- Rootsweb was recently bought by ancestry.com, however their search is still pretty good. I typically like using their Worldconnect Project advanced search which will throw in multiple spellings, abbreviations and similar-sounding names into a search automatically. This is CRITICAL as many times names are misspelled in historical records. For instance I have a relative with the name “Telatha” and depending on which census or death or marriage certificate you read, it could be spelled Delatha, Delaithia, Telethia, Latha, Laitha, Lathia, etc. WorldConnects Soundex and Metaphone searches are really useful for this. Also, for common name abbreviations such as “Jas” which was shorthand for “James” and “Wm” for William.
- Geni is a startup that hopes to help people create and link family trees.
- Myheritage is similar to Geni.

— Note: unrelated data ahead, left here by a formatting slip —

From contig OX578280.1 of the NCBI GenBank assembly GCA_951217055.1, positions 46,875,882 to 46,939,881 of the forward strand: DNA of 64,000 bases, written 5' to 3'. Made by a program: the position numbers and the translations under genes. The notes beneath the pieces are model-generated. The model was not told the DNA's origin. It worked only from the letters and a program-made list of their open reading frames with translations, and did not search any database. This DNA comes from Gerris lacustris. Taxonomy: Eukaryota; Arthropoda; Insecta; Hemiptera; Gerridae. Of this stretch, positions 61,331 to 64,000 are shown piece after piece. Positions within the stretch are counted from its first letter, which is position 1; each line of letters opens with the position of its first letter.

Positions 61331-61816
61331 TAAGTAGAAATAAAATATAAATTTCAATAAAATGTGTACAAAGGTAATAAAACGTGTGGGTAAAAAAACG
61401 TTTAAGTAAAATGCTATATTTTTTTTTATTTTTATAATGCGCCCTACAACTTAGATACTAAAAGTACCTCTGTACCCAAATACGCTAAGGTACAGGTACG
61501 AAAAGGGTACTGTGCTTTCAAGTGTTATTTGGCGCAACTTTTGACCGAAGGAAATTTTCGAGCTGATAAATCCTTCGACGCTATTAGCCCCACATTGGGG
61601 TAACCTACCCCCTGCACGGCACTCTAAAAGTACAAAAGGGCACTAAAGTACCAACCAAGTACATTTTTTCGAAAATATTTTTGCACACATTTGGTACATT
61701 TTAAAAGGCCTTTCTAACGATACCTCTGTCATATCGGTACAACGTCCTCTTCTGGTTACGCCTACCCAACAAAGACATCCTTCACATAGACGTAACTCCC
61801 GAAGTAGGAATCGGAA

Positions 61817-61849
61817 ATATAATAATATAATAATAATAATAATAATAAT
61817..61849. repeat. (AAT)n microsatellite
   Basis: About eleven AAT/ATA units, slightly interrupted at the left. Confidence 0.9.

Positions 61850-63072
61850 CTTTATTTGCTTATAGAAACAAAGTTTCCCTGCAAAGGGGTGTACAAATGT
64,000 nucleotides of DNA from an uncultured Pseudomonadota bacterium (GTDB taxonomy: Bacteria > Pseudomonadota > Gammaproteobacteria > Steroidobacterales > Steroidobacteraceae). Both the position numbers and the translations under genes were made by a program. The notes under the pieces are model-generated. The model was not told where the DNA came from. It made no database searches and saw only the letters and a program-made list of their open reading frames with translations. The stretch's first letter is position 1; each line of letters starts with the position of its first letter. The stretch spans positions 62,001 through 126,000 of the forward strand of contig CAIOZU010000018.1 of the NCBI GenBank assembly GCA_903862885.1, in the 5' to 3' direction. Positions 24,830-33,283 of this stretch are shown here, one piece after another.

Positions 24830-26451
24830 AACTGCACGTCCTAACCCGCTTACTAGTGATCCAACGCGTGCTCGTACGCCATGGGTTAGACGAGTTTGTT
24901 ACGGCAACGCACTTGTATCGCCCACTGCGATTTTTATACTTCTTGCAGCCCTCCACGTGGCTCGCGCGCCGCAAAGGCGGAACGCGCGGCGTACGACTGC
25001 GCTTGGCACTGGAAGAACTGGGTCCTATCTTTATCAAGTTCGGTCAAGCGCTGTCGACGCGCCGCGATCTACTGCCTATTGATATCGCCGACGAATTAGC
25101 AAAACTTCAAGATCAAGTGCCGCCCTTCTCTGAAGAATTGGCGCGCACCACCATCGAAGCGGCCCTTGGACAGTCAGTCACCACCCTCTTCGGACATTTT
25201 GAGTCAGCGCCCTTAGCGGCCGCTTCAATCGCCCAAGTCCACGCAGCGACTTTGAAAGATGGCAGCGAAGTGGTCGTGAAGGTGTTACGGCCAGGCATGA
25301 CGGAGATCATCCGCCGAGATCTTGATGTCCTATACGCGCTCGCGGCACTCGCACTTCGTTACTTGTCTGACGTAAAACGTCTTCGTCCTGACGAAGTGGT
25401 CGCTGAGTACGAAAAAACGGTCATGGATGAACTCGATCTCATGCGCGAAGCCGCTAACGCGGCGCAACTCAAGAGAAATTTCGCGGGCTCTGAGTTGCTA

- Wikitree was an invitation only service (this seems to have changed now) designed in the hope s of connecting everyone int he world into one huge family tree. It is a bit idealist to me, but I believe the world would be a better place if we all thought of each other as we do family. (or maybe that’s backwards depending on how much you like your family members 😉 )
- Findagrave Is a website that hosts images and location information on headstones. I’ve found many of my ancestors’ grave sites using this. Once you know the church, you might be able to contact them and get more information from them on your family.
- FamilyTree Circles